I believe that now is just the right moment for us to show what Portugal has to offer
Although he appears happy with the progress made so far, José Avillez insists that Portugal still has many challenges to overcome in order to become a gourmet destination. “We need to find a way to convey the integrity of Portuguese cuisine. It’s an integrity whereby each region has its own flavours, and our cooking has a richness that can easily be interpreted and reinterpreted by each individual chef,” he declares. And he adds that, “obviously, we still have to improve in certain respects. We need to be more united, because it is difficult to achieve this goal if everyone goes his or her own way. Together we will be stronger, and I’m happy because I see more and more cooks joining this cause.”
Another pressing issue, according to Avillez, is consistency. “If we asked the 30 or 40 best-known chefs in Portugal, only three or four would say that their restaurant has been open for over five years. So there is still a long way to go. Sometimes I think we’re a little too impatient; we’re used to things happening immediately, and we only have to look at examples such as Arzak or Mugaritz, professionals with a whole career behind them, and who have travelled a long way to be where they are today. That is why economic development and tourism are so important, because that is how you fill restaurants,” adds the chef.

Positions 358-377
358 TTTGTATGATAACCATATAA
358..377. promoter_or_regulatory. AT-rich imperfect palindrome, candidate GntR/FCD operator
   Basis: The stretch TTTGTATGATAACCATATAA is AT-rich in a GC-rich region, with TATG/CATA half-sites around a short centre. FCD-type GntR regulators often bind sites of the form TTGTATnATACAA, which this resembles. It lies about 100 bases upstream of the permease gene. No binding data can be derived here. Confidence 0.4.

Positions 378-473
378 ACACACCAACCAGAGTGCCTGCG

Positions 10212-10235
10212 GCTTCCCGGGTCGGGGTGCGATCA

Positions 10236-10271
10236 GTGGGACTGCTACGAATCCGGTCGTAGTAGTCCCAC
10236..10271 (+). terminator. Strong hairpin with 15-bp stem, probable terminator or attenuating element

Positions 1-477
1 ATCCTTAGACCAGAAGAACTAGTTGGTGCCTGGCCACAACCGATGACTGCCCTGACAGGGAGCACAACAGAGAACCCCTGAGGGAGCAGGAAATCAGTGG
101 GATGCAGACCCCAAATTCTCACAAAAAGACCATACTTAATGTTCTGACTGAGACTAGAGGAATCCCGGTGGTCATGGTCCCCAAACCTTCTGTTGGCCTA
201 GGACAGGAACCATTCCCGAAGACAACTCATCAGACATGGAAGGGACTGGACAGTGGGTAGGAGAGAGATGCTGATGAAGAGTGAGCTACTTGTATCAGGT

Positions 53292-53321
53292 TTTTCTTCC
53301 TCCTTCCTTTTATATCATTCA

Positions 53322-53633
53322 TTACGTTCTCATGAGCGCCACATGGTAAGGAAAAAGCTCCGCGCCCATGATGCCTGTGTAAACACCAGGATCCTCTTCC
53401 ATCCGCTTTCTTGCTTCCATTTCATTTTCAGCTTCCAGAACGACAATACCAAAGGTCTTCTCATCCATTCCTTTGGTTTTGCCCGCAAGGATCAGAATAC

José Avillez studied Business Communication, guided by Portuguese cuisine’s most famous author, Maria de Lurdes Modesto, and undertook professional work placements at various restaurants within and outside Portugal. Some of these, such as Ferran Adrià’s El Bulli, helped to transform his understanding of cooking. In 2008, he took up the post of executive chef at Tavares, the historic Lisbon restaurant, where he gained his first Michelin Star in 2009. In 2011, he decided to set up his own business venture and opened his first restaurant. Currently, he owns several establishments in Lisbon and Oporto, all with different concepts, but having one common denominator: a passion for cooking and quality ingredients. Without question, the most famous of Avillez’s restaurants is Belcanto, which has been awarded two Michelin stars and is ranked as one of the finest restaurants in the world by the prestigious “The World’s 50 Best Restaurants List”.
At Belcanto, José Avillez offers high quality Portuguese cooking in an atmosphere that recalls the old romanticism of the Chiado. Avillez has a host of enthusiastic partners who, as well as ensuring the smooth running of all his restaurants, help him with his other projects; some of the most important of these include his authorship of a number of books, several television programmes and a brand of wine that bears his name.